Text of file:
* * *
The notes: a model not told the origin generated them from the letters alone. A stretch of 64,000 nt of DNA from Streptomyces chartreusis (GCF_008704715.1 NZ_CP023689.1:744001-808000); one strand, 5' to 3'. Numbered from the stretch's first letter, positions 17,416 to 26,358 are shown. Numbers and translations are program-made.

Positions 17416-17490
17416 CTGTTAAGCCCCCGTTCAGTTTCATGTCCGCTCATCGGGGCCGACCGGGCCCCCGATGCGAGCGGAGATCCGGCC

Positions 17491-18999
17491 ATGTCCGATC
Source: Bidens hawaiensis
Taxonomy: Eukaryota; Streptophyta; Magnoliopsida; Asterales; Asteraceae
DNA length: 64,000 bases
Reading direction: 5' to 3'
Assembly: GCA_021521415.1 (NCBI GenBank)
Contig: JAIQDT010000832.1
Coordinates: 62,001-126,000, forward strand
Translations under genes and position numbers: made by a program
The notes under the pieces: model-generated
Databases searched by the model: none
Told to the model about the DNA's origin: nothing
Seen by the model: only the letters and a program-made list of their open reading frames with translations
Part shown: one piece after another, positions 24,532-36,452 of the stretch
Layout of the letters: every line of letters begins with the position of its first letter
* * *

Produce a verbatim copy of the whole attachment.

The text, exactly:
The notes: a model not told the origin generated them from the letters alone. A stretch of 64,000 nt of DNA from Streptomyces chartreusis (GCF_008704715.1 NZ_CP023689.1:744001-808000); one strand, 5' to 3'. Numbered from the stretch's first letter, positions 17,416 to 26,358 are shown. Numbers and translations are program-made.

Positions 17416-17490
17416 CTGTTAAGCCCCCGTTCAGTTTCATGTCCGCTCATCGGGGCCGACCGGGCCCCCGATGCGAGCGGAGATCCGGCC

Positions 17491-18999
17491 ATGTCCGATC
Source: Bidens hawaiensis
Taxonomy: Eukaryota; Streptophyta; Magnoliopsida; Asterales; Asteraceae
DNA length: 64,000 bases
Reading direction: 5' to 3'
Assembly: GCA_021521415.1 (NCBI GenBank)
Contig: JAIQDT010000832.1
Coordinates: 62,001-126,000, forward strand
Translations under genes and position numbers: made by a program
The notes under the pieces: model-generated
Databases searched by the model: none
Told to the model about the DNA's origin: nothing
Seen by the model: only the letters and a program-made list of their open reading frames with translations
Part shown: one piece after another, positions 24,532-36,452 of the stretch
Layout of the letters: every line of letters begins with the position of its first letter